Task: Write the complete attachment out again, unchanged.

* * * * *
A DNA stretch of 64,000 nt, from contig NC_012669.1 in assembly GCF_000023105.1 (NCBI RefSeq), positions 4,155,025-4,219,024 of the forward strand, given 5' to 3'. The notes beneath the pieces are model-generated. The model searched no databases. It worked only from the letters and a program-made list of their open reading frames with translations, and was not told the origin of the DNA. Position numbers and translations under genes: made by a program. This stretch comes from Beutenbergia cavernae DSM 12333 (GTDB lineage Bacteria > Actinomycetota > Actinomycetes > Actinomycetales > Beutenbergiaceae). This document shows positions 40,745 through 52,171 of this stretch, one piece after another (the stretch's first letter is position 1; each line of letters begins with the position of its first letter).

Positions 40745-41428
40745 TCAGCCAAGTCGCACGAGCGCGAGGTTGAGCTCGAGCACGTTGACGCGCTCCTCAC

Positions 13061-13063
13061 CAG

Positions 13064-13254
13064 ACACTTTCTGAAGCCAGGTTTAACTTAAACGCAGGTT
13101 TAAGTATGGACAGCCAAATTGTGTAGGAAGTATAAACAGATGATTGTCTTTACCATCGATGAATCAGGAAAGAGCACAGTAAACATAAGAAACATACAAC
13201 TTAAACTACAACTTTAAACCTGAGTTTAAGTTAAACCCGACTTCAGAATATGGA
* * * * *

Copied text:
A DNA stretch of 64,000 nt, from contig NC_012669.1 in assembly GCF_000023105.1 (NCBI RefSeq), positions 4,155,025-4,219,024 of the forward strand, given 5' to 3'. The notes beneath the pieces are model-generated. The model searched no databases. It worked only from the letters and a program-made list of their open reading frames with translations, and was not told the origin of the DNA. Position numbers and translations under genes: made by a program. This stretch comes from Beutenbergia cavernae DSM 12333 (GTDB lineage Bacteria > Actinomycetota > Actinomycetes > Actinomycetales > Beutenbergiaceae). This document shows positions 40,745 through 52,171 of this stretch, one piece after another (the stretch's first letter is position 1; each line of letters begins with the position of its first letter).

Positions 40745-41428
40745 TCAGCCAAGTCGCACGAGCGCGAGGTTGAGCTCGAGCACGTTGACGCGCTCCTCAC

Positions 13061-13063
13061 CAG

Positions 13064-13254
13064 ACACTTTCTGAAGCCAGGTTTAACTTAAACGCAGGTT
13101 TAAGTATGGACAGCCAAATTGTGTAGGAAGTATAAACAGATGATTGTCTTTACCATCGATGAATCAGGAAAGAGCACAGTAAACATAAGAAACATACAAC
13201 TTAAACTACAACTTTAAACCTGAGTTTAAGTTAAACCCGACTTCAGAATATGGA